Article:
There are some Yunnan foods you won’t find here, either because I’ve written about them before (Crossing the Bridge Noodles, Bugs, Barks and Dragonfly Nymphs and Yunnan Ham) or because I’m writing about them in an upcoming post (like Yunnan’s famed Pu’er tea).
Feast the eyes!
1. Mi xian 米线
A warming bowl of rich stock filled with slippery smooth rice noodles, and topped with a dizzying array of bright bursting tastes: sour, salty, fiery, and bitter. This is mi xian, possibly the most popular street snack in all of Yunnan and one of the few that is eaten in every corner of the province. 
In the last four weeks I’ve tasted ten or fifteen variations of this noodle dish, each particular to a local area and/or a particular street vendor. The essentials are always the same – rice noodles, thick or fine, your choice – served in a broth made of stock, along with some leafy greens and the addition of various condiments and toppings. 
The condiments might include any or all of the following – pickled beans, chili oil, pork cooked with fermented soybeans, soy sauce, cilantro, finely diced fat pork, fermented chili, hot tomato salsa, or pickled cabbage. In the middle of Yunnan in the small town of Changning, every bowl comes topped with hearty hunks of cold cooked pork and crispy shards of pork crackling, just for something different.

2. Wild Herbs Ye Cai 野菜
When I read ‘fresh wild herbs salad’ on a menu in Lijiang I thought of mint and wild plants. It sounded fresh and delicious and very, very green – just what I was hankering after. When this plate of brown lichen arrived I sent it back to the kitchen, thinking a mistake had been made, where the chef patiently explained to me this was ‘wild herbs’ ye cai 野菜, an all encompassing term apparently meaning ‘anything growing wild in the forest’. 
I’ve since tasted many delicious versions of this salad with frail feathery lichen, mixed with cilantro and mint leaves, a little sharp chili, and a touch of sweet soy, but sadly the bark-like lichen doesn’t improve no matter what you do to it.

3. Sour fish stew 酸汤鱼

The first flavour you recognize is sourness from the fermented chili sauce used, and the sweet fish – then the full force of chili heat sears your lips. After that, you taste little but chili but the texture is sublime – the silky, soft, soothing cubes of fresh tofu and the crunch of scallions. 

4. Roast Tofu 烤豆腐
This Yi lady sits at a low table inside the restaurant with an old wok full of charcoal covered by a grill, carefully turning each of the squares of 五天豆腐 wu tian doufu, five days old and just starting to ferment and soften slightly in the centre, while dry on the outside. 
The outsides begin to brown and soon enough they’re little nutty, crispy balls with soft warm centres, ready to eat, dipped into a sauce made with soy sauce, ground sichuan green pepper, cilantro and pickled chili.
And yes, that’s what she wears to work every day, and no, it’s not for tourists. Beautiful isn’t it?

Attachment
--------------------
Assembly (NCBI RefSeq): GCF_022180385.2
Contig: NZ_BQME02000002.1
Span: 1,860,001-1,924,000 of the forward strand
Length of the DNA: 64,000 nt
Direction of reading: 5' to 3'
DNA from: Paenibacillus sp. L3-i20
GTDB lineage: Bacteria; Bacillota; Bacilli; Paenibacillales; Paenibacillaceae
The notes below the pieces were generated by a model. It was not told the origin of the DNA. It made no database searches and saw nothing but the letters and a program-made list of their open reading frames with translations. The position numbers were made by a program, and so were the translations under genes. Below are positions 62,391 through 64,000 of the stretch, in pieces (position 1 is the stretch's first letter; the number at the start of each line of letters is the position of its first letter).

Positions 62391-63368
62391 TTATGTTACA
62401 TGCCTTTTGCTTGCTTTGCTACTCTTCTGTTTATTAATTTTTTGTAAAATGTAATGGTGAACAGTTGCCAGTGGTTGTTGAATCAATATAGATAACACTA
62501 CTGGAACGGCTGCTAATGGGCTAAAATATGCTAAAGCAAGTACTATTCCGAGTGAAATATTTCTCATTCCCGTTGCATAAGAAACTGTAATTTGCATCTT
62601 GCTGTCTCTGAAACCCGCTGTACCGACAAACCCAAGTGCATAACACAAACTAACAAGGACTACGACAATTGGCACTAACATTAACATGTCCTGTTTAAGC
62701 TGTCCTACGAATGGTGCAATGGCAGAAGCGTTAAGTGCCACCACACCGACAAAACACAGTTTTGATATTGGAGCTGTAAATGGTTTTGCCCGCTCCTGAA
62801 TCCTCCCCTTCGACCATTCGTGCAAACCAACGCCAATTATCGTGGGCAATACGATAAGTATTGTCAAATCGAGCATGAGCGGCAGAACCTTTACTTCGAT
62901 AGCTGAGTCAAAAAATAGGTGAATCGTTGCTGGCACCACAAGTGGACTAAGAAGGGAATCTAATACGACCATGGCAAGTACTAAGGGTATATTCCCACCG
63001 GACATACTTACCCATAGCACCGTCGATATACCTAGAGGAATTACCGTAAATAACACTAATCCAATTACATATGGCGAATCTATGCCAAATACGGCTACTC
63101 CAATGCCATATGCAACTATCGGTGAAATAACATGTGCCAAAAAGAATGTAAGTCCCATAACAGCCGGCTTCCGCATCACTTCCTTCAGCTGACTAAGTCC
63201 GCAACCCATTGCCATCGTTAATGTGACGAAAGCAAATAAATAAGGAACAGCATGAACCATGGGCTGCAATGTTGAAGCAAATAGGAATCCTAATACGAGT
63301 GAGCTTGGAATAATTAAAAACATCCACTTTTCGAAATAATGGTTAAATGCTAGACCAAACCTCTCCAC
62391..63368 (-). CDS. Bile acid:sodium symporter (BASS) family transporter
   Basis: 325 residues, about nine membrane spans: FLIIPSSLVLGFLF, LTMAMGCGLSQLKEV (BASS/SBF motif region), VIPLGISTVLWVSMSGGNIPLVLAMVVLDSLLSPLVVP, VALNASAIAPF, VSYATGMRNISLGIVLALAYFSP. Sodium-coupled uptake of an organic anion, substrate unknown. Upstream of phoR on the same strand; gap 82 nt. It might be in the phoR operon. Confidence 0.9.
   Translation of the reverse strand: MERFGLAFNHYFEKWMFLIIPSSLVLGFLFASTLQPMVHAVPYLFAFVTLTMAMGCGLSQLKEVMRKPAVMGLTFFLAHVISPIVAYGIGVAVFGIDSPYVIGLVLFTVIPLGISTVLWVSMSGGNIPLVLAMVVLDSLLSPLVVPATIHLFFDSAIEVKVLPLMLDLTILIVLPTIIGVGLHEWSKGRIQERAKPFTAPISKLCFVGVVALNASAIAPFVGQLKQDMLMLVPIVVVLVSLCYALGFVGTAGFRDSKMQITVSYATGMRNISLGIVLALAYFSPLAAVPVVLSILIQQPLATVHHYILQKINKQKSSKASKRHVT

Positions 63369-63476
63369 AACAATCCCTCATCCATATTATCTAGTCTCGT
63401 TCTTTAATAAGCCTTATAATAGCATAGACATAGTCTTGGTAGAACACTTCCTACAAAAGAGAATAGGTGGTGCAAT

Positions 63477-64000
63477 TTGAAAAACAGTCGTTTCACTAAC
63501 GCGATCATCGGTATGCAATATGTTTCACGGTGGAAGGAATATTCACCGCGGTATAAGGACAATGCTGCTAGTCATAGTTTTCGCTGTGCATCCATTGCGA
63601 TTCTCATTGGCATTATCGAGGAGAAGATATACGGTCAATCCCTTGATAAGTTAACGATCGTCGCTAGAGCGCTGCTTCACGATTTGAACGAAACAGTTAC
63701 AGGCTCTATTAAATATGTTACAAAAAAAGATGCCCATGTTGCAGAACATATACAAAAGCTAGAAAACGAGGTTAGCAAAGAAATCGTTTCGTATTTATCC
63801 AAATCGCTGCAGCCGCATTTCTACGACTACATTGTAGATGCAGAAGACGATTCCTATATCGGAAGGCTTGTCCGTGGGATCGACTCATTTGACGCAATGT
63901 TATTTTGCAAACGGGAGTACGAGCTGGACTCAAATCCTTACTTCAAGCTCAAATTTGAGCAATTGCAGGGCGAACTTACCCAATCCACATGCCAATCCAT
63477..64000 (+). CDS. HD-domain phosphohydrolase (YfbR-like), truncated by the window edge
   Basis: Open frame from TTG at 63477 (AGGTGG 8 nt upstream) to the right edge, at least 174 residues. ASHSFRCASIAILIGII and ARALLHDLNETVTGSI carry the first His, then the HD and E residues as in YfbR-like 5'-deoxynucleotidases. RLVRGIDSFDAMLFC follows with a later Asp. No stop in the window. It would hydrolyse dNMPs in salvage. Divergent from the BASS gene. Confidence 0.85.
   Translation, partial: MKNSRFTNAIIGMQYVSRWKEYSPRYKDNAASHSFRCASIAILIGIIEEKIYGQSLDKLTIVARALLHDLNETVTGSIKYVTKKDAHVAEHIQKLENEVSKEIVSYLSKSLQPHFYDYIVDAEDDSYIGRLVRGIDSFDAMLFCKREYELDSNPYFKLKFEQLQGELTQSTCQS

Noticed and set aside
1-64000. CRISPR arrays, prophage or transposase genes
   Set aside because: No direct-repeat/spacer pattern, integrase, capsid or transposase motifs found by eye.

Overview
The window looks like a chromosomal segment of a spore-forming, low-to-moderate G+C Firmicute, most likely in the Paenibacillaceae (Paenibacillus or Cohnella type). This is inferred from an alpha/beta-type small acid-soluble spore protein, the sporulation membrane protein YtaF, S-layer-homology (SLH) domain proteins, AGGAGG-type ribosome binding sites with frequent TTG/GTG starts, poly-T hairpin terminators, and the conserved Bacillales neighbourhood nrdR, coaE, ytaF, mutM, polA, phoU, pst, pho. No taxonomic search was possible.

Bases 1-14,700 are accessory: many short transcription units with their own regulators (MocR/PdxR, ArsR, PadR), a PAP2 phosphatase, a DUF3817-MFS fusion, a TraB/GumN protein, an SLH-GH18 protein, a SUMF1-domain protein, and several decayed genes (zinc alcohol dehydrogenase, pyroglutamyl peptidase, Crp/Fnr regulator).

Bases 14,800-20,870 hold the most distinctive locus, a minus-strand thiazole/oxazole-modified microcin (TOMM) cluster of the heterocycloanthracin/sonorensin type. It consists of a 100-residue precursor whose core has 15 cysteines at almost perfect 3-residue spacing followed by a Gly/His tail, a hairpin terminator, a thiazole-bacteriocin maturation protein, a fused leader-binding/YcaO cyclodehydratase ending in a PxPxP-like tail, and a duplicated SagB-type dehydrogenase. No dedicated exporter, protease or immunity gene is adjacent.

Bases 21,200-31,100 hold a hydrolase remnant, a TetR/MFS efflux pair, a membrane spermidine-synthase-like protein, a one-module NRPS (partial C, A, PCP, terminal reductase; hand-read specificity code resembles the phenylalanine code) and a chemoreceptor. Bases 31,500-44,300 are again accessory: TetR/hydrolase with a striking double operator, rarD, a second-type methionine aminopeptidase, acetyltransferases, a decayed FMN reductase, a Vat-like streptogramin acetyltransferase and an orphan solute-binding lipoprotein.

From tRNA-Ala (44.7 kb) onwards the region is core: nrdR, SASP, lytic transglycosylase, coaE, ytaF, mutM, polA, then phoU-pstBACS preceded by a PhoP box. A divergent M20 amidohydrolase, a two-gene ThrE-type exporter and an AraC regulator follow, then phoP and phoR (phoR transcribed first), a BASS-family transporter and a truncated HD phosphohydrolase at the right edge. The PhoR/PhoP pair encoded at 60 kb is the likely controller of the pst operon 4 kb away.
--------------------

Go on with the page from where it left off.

5. Dai Style Feast 傣族宴会

In southern Yunnan the local people, the Dai,  share much in common with those of northern Thailand and Laos. They love communal eating, hot and sour flavours, and the dishes feature the local fish and a combination of mint, ginger, chilies and sour pickles.
A Dai feast arives all at once, with everything meant to be sampled and shared. Bowls of steamed wild greens and uncooked herbs are served with a choice of four dipping sauces – a mild crushed peanut sauce, a sour pickled chili sauce, a fiery fermented tomato sauce, and a rich, deep, dark sauce made with fermented tofu.
At the centre of the table is a platter of roasted fish and meats, all char-grilled and smoky – sweet slices of barbecued ham, crispy-skinned chicken, fish wrapped in banana leaves, pork and mint sausage, and siced fatty pork. There is a tiny dish of a salty, peppery, spice mixture in which to dip your meat.
There are several hot dishes too – a free-range chicken (tuji 土鸡)cooked in a light broth, and pumpkin leaf shoots in a soup that magically takes away the heat of the chillies.

6. Egg Yolk Fruit 蛋黄果
Yunnan is full of the most unusual foods you won’t find anywhere else in China. I had seen these globe-sized yellow fruits in the markets – bright golden yellow and very soft on the inside, the first mouthful feels just like a bite of soft-boiled egg. 
Your mouth is confused by the texture because the taste doesn’t match – the fruit is a little sweet with a flavour somewhere between sweet roast pumpkin and ripe papaya, but mostly unlike anything else. It goes very well with a squeeze of fresh lime juice.

 7. Baba 粑粑
This popular street snack, served hot and wrapped in banana leaf, is chewy, sticky, and sweet.  Circles of purple sticky rice dough are first grilled over charcoal, where they puff up into a ball over the heat and soften, then flattened and filled with dark brown sugar which quickly melts, before being folded or rolled into a neat, sweet package.

8. Fresh Lime juice 柠檬水
In southern Yunnan, neighbouring Burma and Laos, tropical fruit grows abundantly even in winter. Papayas, pineapples, mangoes and passionfruit are served up as juice in tiny streetside juice stalls.